Wednesday, January 31, 2018

King-04: The Third Obligation of Civil Disobedience - Self-Purification

The third step that King identified in proper civil disobedience he called “Purification”

The first two steps were:

(1) Information gathering - make sure that you are serving justice. Far too many people claim that their cause is just when it is quite the opposite.

(2) Negotiation - provide a list of concrete demands that serve justice. These are concrete tasks that a just person would want to agree to.

Now, we are assuming that we have demonstrated that we are working for a just cause, and our just demands have been rejected. Or, as is the case with concrete demands, the opposition accepted them in word but not in deed.

We have decided that it is time for disobedience.

In describing the next step as “Purification”, it is hard to know from the term what King has in mind. However, this is how he describes ‘purification’.

We began a series of workshops on nonviolence, and we repeatedly asked ourselves: "Are you able to accept blows without retaliating?" "Are you able to endure the ordeal of jail?"

The interpretation that I favor is that this self-purification is a resolve to be an agent in the service of justice - to purify yourself of inclinations that might move you to serve injustice.

This is not a trivial step. When we are attacked unjustly, we will be tempted to react with righteous anger. However, we have a very difficult task ahead of us. Our goal is to focus people’s attention on injustice. If we are taunted into acts of injustice ourselves, we will be shouting ourselves in the foot - defeating our own objective in two ways.

First, it defeats the message. Our message is that the natural law - the moral law - is binding on everybody. It is not binding “on you but not me”. Our message is not, “You must consider yourself bound by the moral law, but it does not bind us.” Laws against arson, looting, vandalism, and the like are just laws. We cannot command that others obey just laws, while refusing to obey just laws ourselves. Recall that this was an important part of King's message. He demanded that others obeyed just laws (e.g., Brown vs. Board of Education), for the sake of which he insisted that his fellow protestors also obeyed just laws (laws against arson, destruction of property, looting, and assault), and only broke unjust laws (or just laws being unjustly enforced).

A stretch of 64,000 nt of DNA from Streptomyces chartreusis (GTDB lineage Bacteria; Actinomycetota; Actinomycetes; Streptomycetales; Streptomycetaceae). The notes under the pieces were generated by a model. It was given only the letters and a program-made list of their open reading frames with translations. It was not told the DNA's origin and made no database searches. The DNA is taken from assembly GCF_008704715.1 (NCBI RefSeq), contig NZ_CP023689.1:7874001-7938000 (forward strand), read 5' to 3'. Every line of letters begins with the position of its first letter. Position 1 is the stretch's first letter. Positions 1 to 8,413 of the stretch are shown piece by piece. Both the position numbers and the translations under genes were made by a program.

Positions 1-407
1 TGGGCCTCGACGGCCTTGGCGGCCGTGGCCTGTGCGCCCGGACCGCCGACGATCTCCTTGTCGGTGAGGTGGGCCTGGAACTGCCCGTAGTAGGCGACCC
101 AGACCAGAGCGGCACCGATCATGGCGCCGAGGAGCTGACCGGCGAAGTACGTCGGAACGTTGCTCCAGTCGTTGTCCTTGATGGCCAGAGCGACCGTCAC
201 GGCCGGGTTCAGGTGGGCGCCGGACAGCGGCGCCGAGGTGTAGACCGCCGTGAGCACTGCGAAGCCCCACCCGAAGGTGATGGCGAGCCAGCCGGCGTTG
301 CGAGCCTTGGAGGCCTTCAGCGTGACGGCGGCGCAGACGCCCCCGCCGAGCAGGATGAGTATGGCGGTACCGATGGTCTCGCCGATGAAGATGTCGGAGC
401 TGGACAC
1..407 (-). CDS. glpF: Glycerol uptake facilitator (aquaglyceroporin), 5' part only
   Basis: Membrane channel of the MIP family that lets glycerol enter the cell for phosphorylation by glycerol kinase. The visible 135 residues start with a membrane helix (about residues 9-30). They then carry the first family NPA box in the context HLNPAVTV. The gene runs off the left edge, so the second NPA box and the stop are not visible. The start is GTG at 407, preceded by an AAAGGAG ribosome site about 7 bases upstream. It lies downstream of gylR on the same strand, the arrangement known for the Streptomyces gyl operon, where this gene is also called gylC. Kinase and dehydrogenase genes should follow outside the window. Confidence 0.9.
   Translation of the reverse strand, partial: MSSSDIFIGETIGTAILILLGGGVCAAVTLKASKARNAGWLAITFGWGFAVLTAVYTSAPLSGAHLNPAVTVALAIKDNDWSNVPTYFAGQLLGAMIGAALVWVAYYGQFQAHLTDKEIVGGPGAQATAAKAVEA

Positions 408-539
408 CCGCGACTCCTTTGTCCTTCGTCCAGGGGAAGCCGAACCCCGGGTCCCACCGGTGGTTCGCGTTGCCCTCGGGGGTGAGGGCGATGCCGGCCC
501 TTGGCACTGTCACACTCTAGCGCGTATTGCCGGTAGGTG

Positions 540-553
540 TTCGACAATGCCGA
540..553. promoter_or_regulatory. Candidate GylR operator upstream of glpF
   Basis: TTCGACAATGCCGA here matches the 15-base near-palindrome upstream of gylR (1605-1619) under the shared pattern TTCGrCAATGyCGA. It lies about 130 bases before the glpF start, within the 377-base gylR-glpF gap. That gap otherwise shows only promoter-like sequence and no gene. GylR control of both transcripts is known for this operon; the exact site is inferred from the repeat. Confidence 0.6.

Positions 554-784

Second, as protestors, we would want people to be talking about the injustices we are protesting - the injustices committed by those with power and privilege - not the injustices we have caused. The people with power and privilege are going to want to change the subject. They do not want the news casts and private conversations to be about their injustices. They want those presentations and conversations to be about "what the protestors do wrong." We can fully expect that, no matter what the protestors did, those with power and privilege are going to assert "they went about it the wrong way." But the trick is to try avoid proving them right. The trick is to get people talking about what the protest was about, and not how it was done.

For that, King called for a period of "self-purification." King called for protesters to act in ways that will focus attention on the injustices of those with power and privilege - and to make it as hard as possible for them to make the conversation about the wrongs of the protesters.

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